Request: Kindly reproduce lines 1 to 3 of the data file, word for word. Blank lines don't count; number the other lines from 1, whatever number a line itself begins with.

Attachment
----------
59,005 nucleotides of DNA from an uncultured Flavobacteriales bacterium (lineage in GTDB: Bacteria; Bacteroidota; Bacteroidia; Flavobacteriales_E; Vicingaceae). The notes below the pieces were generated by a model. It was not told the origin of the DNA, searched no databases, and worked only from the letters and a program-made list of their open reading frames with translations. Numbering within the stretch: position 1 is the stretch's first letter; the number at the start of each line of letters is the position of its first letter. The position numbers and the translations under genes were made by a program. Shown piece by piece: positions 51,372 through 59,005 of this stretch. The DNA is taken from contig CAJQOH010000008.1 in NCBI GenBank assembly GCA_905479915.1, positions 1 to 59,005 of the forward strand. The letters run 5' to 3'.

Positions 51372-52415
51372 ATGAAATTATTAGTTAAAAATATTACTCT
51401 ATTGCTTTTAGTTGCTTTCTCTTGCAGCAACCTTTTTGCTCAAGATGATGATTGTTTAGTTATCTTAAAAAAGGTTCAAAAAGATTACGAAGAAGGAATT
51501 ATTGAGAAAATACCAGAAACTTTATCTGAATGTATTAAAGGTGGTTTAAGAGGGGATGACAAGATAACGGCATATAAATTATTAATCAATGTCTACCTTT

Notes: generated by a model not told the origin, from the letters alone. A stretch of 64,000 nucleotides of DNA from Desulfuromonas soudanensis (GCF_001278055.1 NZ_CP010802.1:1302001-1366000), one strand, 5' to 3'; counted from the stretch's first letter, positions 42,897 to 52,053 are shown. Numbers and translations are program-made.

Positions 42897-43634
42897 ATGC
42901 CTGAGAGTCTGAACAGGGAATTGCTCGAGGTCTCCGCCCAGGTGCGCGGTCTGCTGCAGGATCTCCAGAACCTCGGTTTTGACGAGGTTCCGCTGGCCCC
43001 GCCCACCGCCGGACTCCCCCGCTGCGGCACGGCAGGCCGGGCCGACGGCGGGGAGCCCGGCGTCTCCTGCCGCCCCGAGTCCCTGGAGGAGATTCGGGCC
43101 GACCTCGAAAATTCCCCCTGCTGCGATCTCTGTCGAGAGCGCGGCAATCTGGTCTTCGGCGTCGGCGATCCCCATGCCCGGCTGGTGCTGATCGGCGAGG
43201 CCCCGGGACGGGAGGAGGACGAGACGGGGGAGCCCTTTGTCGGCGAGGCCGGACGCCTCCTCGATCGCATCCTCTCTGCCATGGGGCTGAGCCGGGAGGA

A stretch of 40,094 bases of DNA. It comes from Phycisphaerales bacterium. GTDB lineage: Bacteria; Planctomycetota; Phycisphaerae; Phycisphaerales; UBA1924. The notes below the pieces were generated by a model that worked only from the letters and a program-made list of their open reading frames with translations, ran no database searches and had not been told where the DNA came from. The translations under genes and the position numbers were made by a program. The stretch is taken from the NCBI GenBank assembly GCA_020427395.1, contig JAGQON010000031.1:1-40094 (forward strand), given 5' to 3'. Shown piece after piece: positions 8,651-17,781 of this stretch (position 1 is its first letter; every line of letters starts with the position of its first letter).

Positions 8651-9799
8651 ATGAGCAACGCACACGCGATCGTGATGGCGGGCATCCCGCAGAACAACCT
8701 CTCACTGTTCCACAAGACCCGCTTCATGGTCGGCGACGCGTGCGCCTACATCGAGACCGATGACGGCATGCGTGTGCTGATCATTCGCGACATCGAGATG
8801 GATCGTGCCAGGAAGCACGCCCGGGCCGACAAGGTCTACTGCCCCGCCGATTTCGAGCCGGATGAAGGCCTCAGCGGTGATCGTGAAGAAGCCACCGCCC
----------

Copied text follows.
59,005 nucleotides of DNA from an uncultured Flavobacteriales bacterium (lineage in GTDB: Bacteria; Bacteroidota; Bacteroidia; Flavobacteriales_E; Vicingaceae). The notes below the pieces were generated by a model. It was not told the origin of the DNA, searched no databases, and worked only from the letters and a program-made list of their open reading frames with translations. Numbering within the stretch: position 1 is the stretch's first letter; the number at the start of each line of letters is the position of its first letter. The position numbers and the translations under genes were made by a program. Shown piece by piece: positions 51,372 through 59,005 of this stretch. The DNA is taken from contig CAJQOH010000008.1 in NCBI GenBank assembly GCA_905479915.1, positions 1 to 59,005 of the forward strand. The letters run 5' to 3'.

Positions 51372-52415
51372 ATGAAATTATTAGTTAAAAATATTACTCT